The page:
C4: If it ain’t broke, break it
April 5, 2022
The UK government is pressing ahead with privatising Channel 4, though it is by no means guaranteed success as opposition is widespread, not least on its own benches.
The case for, as put forward by the DCMS, is that the broadcaster needs to be private to compete better with Netflix, Prime etc. For example, a private owner would be able to borrow money in the marketplace to invest in content. Meanwhile, the government, which optimistically expects to trouser £1 billion from the sale, says it will spend that money on the independent sector and its ‘levelling up’.
So many contradictions, it is hard to know where to start.
First, lest you need reminding, we have a Conservative government – the clue is, or used to be, in the name; Conserve the good stuff, no change for change’s sake. In our new Global, independent, Britain one of the few things we can wave at the world as an unalloyed success, both culturally and commercially, is our broadcast and content industry. No one seriously disputes that UK broadcast standards and output quality are almost uniquely high, and our balance of payments in international content trade is the envy of every other industry sector. Perfect conditions then to play around with the market and try something new?
Being private means C4 can compete with global streamers? Why would it want to? Competing from a commercial footing is going really well for so many in streaming isn’t it? All forecasts are for the market to shake out to three, tops four, in coming years. C4 won’t be among them, but there’s no reason it can’t continue as one of the UK’s most-used broadcaster VoD platforms; it got in early and has established an excellent brand and outreach to its target audience which it can increasingly monetise with better personalisation.
It will be better for the independent sector? Why, in what way? There seems zero evidence for this. How ironic that it was a Thatcherite policy that brought C4 into existence, and insisted on it commissioning everything, in order to invent an independent sector. It worked in a way few market intervention policies ever have. The fact that it has created a sector and broadcaster that – kind of inevitably – gives off the vibe of the liberal metropolitan elite, because they’re the people that make telly, is just another irony. And, of course, this is the problem the government really has with it, but more of that later.
It is certainly true that C4, like all media, has been too London-centric. But at least there are now significant pockets of production in regional cities – there was none before. And it has now decamped a large slice of itself to Leeds. And who, I mean, really who, believes a Tory government is best placed to rake in £1 billion and then spend it wisely on the creative sector, wherever it lives? Why is that even a government job – is the question many Conservatives will rightly ask?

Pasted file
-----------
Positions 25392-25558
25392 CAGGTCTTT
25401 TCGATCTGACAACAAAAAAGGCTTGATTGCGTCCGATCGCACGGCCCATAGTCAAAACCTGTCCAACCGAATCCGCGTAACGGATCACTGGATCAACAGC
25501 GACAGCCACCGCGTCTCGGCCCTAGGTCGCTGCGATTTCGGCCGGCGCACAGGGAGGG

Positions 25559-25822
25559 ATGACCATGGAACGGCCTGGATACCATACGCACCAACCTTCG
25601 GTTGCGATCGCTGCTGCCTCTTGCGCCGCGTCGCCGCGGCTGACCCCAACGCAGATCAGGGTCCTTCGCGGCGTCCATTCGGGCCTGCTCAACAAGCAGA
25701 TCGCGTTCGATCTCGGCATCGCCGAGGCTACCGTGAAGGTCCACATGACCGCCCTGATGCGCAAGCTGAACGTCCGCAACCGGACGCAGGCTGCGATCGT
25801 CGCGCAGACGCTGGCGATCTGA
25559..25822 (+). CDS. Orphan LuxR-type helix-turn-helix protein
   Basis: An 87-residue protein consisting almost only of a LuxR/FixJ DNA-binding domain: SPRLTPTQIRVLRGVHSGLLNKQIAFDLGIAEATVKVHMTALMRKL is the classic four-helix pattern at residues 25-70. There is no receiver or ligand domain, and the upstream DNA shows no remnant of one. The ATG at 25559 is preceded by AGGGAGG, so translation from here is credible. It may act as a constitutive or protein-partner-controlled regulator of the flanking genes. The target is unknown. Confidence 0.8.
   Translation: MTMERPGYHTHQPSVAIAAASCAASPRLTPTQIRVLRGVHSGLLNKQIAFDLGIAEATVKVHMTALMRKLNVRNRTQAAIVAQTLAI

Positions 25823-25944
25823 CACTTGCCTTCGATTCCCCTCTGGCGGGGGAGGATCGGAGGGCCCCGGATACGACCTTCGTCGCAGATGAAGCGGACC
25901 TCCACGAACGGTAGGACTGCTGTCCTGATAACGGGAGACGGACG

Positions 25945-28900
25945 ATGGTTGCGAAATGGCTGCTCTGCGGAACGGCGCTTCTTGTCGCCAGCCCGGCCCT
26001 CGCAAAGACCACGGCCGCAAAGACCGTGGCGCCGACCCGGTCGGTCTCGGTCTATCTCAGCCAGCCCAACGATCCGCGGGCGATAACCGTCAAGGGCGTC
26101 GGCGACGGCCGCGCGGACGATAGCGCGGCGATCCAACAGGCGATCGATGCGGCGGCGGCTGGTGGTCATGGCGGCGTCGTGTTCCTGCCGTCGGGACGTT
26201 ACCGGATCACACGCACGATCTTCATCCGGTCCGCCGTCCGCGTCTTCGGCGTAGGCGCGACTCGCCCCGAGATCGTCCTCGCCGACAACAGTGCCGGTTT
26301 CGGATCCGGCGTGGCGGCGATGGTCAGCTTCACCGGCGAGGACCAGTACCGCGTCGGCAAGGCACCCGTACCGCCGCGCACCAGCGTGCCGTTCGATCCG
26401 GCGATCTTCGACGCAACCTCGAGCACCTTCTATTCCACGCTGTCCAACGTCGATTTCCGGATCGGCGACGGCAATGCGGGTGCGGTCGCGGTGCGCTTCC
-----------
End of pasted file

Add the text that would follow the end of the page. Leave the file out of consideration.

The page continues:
If the government achieves a good price for C4 that means the buyer will, soon enough, be struggling with cost inflation and debt payments diluting its ROI. That means it will want to pay less and less for content and will want to make more and more itself to exploit the rights. If the government makes regulations strong enough to stop this happening (i.e., it mandates 100 per cent indie prod for ever), it begs two questions: Who is going to want to buy such a regulated broadcaster, at any price? And, what on earth is the point of the whole exercise?
Of course, the point is the government, or at least many within it, loathe C4 in the same way they loathe the BBC. And their policies are as much about revenge as they are about revenue. It is true that some programmes on C4 have adopted a style the equivalent of the anchor tapping you on the head with The Guardian for an hour but, even so, selling it off for that seems excessive. And where is the evidence a ‘different kind of news’ is in demand – GB News anyone?
This is the kind of policy that comes from a department that is more publicity-junky than policy-wonk. Hopefully, as this is a government that has shown it can U-turn, then U-turn its U-turn, in twenty-four hours, once the grown-ups have a think, it will end up in the long grass.